If you read these often enough, you may remember that I have a journal where I like to write three little lines about what I did every day. I’ve done it for about a decade now. Its main purpose is to be able to look back to a month ago or a year ago or three, and see what surprises or mishaps I felt were worth recording. But I’ve found that in the last year I’ve stopped reading back so much. I still dutifully write down the small happenings of the day, but I can’t bear to look back at the doings of pre-COVID Alice, because I find myself thinking that she didn’t know. She just didn’t know.
Yet over the last few weeks as I’ve presented my final project, wrapped up last assignments, turned twenty-nine, and realized how very numbered my days in the Regent building are, I’ve been thinking back to my past self quite a lot, involuntarily. Specifically, to the Alice of fall 2018, the one who walked in bone-weary and wide-eyed in her brave gold shoes, unconcerned over whether she would make a single friend. And I’ve begun to wonder, as I squint through the fog of this month’s impending goodbyes and the summer’s personal tectonic shifts, if she’d have anything to offer me. What if she did know some things, things I’ve since forgotten?
So I imagine that she and I could find each other and sit down on a bench together in some wood between the worlds, some place between then and now, and have a talk. The trees in that place are very tall and let in a lot of light, and where we sit we can hear voices in the distance, but they never get any closer. It is warm and still there, and we are dressed for August. I begin by telling her all about how tired I am here in Spring of 2021 and all the things that have made me that way.
I am trying to impress her with my feelings, but she is difficult to impress. She only nods placidly. So I up the ante and tell her that in my old age (read: in the last few months) I have become bitter and sometimes angry.
She does seem surprised by this and turns to face me fully. “I don’t know about that,” she says.
I look down at my hands. “You don’t know about a lot of things,” I say to her in triumph.
She grins and laughs. “Yeah, ain’t that the truth?” Annoyed that her self-deprecation is disrupting my narrative, I slouch down against the wooden bench. She sees this, and tries again, her voice low and earnest, “Listen, you can withstand a lot, kiddo. You know that.”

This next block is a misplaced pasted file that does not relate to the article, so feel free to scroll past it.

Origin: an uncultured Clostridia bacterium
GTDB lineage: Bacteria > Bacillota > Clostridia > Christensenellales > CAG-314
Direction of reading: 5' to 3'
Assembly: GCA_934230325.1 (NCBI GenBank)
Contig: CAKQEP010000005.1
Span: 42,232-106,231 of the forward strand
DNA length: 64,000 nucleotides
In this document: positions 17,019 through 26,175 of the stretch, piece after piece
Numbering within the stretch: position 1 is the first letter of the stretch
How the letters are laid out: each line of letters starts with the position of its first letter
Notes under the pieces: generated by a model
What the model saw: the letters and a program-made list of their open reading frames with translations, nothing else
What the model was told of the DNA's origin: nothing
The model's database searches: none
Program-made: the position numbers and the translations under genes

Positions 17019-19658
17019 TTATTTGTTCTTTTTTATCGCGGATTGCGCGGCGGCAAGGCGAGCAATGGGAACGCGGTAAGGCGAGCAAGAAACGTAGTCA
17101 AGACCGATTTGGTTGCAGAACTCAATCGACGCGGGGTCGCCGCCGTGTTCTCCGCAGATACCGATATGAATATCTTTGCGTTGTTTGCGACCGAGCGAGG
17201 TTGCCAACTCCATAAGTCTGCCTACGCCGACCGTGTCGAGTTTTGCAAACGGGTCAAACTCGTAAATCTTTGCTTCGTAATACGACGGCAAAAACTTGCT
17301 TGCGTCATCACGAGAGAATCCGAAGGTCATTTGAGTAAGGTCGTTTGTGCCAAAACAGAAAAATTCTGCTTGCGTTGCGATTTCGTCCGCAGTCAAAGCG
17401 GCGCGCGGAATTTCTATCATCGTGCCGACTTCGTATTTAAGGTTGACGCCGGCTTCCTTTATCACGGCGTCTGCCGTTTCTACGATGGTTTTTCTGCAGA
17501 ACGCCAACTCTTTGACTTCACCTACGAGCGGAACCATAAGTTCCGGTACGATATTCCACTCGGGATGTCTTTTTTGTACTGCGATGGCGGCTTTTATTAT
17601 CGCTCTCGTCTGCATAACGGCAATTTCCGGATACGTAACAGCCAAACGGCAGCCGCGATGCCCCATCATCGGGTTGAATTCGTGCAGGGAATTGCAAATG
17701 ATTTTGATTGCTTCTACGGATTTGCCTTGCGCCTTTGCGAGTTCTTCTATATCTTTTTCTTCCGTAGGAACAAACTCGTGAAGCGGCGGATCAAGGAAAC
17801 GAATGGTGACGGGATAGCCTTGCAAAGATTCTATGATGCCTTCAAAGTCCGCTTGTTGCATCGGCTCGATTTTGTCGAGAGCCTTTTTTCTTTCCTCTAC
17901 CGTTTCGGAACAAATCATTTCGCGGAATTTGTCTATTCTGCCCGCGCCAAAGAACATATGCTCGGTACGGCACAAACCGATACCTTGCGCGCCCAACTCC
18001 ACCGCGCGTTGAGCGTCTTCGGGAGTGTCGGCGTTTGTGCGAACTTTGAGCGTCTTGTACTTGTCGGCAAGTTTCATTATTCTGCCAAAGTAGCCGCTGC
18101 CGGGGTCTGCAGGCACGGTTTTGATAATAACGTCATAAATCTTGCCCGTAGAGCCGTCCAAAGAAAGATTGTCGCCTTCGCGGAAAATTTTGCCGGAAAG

“But I shouldn’t have to,” I say.
“Maybe,” she says. “But it’s not forever.” I stay very still and quiet, brushing my bare feet back and forth against the soft grass. I know what’s coming next. Crouched sideways on the bench, knees poking towards me, she continues, “Do you remember how when you first came here, you didn’t think you’d ever really be happy again? Like you didn’t even know it was possible?”
“Yeah,” I say, because I do remember.
Sounding awed because she is talking about her own present, she says, “And then you were. Just like that, you were happy.”
I let my tight-folded arms drop into my lap. “Yeah, I remember. It was like…fresh air.” She waits. She knows me, so she waits. At last I say, “I do think I’ll be happy again. I don’t worry about that now.”
“You’re not scared,” she says. It’s not a question.
I let my feet drop through the grass to meet the cool soil. “Not most of the time, no. Just overwhelmed. And small.”
She shrugs. “Small is good.”
“Small is good,” I admit. It’s not really worth fighting her. She knows I know she’s right.
We sit there being small for a little while. And then she speaks up again, her voice slow because she has another idea. “When you first came here you could only process everything by writing poems. Because you could only understand one new thing at a time. And you were content to see just the trees and not the whole forest. Could you try that now?”
I think for a while, honest thinking. “I could try,” I tell her at last in a little voice.
“Trying is all you have to do,” she says.
“I forget that.” Then I smile, which is a relief to my whole body, and add, “But I forget a lot of things, I guess.”
She twists her body on the bench to face forward again, clearly pleased with herself and her work. “So I came to remind you. Trying and failing is my area of expertise, you know.”
“Oh, I know.” I laugh at her and she laughs at her.
We are quiet again and she glances over at me appraisingly. She’s such a stare-er, I realize. More than I ever knew when I was her. Not sure if I’m joking or not, I ask, “So is my sadness interesting?”
“Not very,” she says, looking away.
I feel a rush of affection and shake my head. “Bless,” I say.
She glances back in slight horror. “Do you say that now?”
“Oh, I say that now!” I tell her.
“Lord, help,” she says.